6. Today, the mission is often difficult and its forms are quite varied. The small number of priests means that they are frequently pushed to the limits of their strength. I am familiar with the poor and difficult conditions in which your country’s priests are willing to live their mission. I salute their perseverance and ask them not to neglect their own health. It is natural for Bishops, who are already concerned about the quality of their lives, to be increasingly so. May priests not lose heart and may they reach out to people in order to proclaim the Gospel and make disciples of them all! It is incumbent upon them to ask the laity to fulfil their specific mission, inspiring in each, according to his charism, an appropriate participation in the liturgy and catechesis, or a responsible involvement in movements and different ecclesial activities, for the good of the Church. Thus priests will live their ministry in deep union with all the members of the People of God, who are called to take part in the common mission round their Bishop. A new apostolic spirit will spring from this complementarity.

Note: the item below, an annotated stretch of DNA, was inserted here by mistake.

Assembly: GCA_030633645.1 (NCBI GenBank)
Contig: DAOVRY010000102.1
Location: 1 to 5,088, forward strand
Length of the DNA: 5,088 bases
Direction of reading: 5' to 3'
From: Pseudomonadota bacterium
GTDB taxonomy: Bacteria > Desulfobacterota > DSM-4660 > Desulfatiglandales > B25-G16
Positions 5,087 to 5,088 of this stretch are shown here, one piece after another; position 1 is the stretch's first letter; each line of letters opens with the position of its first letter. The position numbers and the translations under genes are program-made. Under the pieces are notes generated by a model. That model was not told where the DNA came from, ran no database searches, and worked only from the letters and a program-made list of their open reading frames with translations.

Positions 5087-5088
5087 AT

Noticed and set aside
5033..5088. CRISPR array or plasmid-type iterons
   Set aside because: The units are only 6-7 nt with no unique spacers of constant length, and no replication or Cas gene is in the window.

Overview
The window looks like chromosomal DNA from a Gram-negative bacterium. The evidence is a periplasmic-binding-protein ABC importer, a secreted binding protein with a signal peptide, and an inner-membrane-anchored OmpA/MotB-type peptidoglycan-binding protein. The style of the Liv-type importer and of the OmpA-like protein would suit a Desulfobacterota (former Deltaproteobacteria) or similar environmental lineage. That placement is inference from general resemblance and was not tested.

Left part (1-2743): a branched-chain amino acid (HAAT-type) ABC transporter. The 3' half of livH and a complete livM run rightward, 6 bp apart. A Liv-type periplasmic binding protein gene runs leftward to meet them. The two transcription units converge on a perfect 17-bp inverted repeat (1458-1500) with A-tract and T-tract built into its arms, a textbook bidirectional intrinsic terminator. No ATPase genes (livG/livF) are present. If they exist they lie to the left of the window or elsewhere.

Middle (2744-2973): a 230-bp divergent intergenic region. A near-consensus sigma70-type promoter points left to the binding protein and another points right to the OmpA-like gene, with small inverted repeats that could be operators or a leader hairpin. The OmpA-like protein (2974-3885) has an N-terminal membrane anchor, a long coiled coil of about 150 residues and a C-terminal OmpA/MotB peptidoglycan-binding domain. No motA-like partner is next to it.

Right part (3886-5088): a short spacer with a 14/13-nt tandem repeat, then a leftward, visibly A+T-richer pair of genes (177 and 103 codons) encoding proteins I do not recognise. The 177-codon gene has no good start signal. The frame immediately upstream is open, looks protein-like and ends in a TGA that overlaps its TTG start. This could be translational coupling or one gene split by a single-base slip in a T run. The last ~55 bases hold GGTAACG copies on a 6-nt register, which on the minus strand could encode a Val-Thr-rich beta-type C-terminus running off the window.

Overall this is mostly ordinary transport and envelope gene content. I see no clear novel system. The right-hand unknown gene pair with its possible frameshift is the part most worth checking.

7. Contemporary man thirsts for the truth; human research is not sufficient to fulfil their deep desires. Those who are consecrated must be the first to present Christ to the world, by preparing and celebrating the sacraments, by explaining the Scriptures, by catechizing young people and adults, by guiding Christian groups. Teaching the Christian mystery also has an essential place in their ministry. Indeed, how will our contemporaries, challenged by cultures and sciences which ask important questions of the faith, be able to follow Christ if they lack a basic knowledge of dogma and a strong spiritual foundation? Sunday homilies should therefore be prepared with great care, prayer and study, as they will help the faithful live their faith in their daily lives and enter into dialogue with their brothers and sisters.